Budget retains municipal revenue sharing

by Phil Ambroziak

The fear of having to contend with a financial shortfall was alleviated for municipalities across Saskatchewan last week when the provincial government presented its 2015 budget March 18.

“We wanted to make sure we had a balanced budget going into this thing, so everything was on the table including municipal revenue sharing,” explained Meadow Lake MLA Jeremy Harrison.

Currently, the government commits one per cent of the revenue gained from PST each year to every municipality throughout the province. The money, which varies year-to-year and municipality-to-municipality, has become a valuable asset for communities such as the City of Meadow Lake which had already factored its share into its own budget for this year.

About a month ago, however, Premier Brad Wall suggested an adjustment to municipal revenue sharing – along with other cuts – could be forthcoming as a means of addressing losses incurred as a result of the recent drop in oil prices.

“Eventually, however, we made the determination revenue sharing is an important program,” Harrison said. “Communities have come to depend on it and it’s a good investment.”

Meadow Lake mayor Gary Vidal was pleased to see revenue sharing not only remain, but also to increase by $8.3 million over last year for a total of $265.3 million. Since the program was introduced in 2008, the amount received by municipalities has increased by more than 100 per cent.

“When talk of reducing municipal revenue sharing began, we took sort of a wait-and-see attitude remaining optimistic the government would make the right choice,” Vidal noted. “I’m pleased they listened to the concerns expressed by the municipalities and I’m pleased the province has lived up to its word.”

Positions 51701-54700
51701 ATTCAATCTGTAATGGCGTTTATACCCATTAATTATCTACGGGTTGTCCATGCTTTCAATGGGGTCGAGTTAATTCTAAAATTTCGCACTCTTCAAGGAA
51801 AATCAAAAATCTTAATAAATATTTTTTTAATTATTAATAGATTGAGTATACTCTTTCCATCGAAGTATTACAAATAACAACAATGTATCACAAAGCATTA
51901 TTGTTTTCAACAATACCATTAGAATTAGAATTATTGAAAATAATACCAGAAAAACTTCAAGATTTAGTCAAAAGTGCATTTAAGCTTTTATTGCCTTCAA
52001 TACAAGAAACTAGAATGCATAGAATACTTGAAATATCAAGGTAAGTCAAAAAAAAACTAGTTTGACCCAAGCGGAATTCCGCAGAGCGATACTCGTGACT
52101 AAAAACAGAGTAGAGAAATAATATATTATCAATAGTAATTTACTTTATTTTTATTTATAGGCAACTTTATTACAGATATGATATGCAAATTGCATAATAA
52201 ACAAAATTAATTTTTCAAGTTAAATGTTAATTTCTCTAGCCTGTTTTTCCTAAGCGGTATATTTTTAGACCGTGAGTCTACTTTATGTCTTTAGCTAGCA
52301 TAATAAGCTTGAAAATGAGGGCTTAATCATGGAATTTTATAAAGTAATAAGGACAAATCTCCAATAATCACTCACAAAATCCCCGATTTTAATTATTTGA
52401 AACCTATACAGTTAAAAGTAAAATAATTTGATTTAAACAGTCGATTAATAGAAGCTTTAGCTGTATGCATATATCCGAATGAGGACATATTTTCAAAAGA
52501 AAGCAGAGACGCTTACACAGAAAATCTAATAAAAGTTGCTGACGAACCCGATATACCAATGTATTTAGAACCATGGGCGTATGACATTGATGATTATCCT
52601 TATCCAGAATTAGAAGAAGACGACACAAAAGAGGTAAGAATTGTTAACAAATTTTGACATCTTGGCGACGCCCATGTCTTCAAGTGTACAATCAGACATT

On Wednesday, finance minister Ken Krawetz tabled a balanced budget he promised would keep taxes low, invest in infrastructure, control operating spending and provide new incentives to create jobs. Although the document included a surplus of $107 million and an increase in overall revenue of  $14.28 billion, spending is listed as $14.17 billion, up 1.2 per cent from 2014. The budget also notes $256.4 million in health care capital projects, none of which, however, include a new long-term care facility for Meadow Lake.

“I have nothing formal to indicate this, but to my understanding the project has been deferred a year,” Vidal said.

At the end of 2014, the mayor had gone on record to express his anticipation for possibly seeing construction of the new Northland Pioneer Lodge begin this year.

“The documents are ready to go to tender,” he added. “There is a sense of disappointment right now, but I’m optimistic it will still happen – there’s no sense of the project going away entirely.”

The province is committed to funding 80 per cent of the $40 million project.

Meanwhile, Athabasca NDP MLA Buckley Belanger said he’s disappointed to see the budget make changes to such things as the Active Families Benefit, Graduate Retention Program, Research and Development Tax Credit, Seniors’ Drug Plan and Saskatchewan Employment Supplement, which are being altered to ensure their ongoing sustainability.

“They’ve made a lot of cuts that will affect lower to middle class families,” Belanger said, adding he doesn’t understand why a government that has record revenue needs to balance its budget by borrowing more money and thus increasing the province’s debt load.

“This is a good example of how this government has no vision, no plan and no strategy with regard to the future,” Belanger added. “It was just such a bizarre day in the Legislature. For a while now we’ve had a premier advocating for a tough budget, yet we’re presented with record spending and increased debt. They have failed miserably in terms of ensuring orderly management of our finances.”

According to Harrison, however, there’s nothing wrong with borrowing money if the end justifies the means.

“We did consult with SUMA, SARM and others to see if the people of Saskatchewan would be comfortable with this,” he said. “We’re willing to make our regular payments on that debt if, at the end of the day, it means we’ll continue to build things like highways, hospitals and schools.”

Meanwhile, Vidal said, as an accountant, a taxpayer and a politician, he’s happy with the budget as presented.

“Yes, there are some claw backs in terms of some of the personal benefits to people over a certain level, but the province had to face some tough decisions and I think they made the ones that are going to have a negative impact on the least amount of people,” he said.

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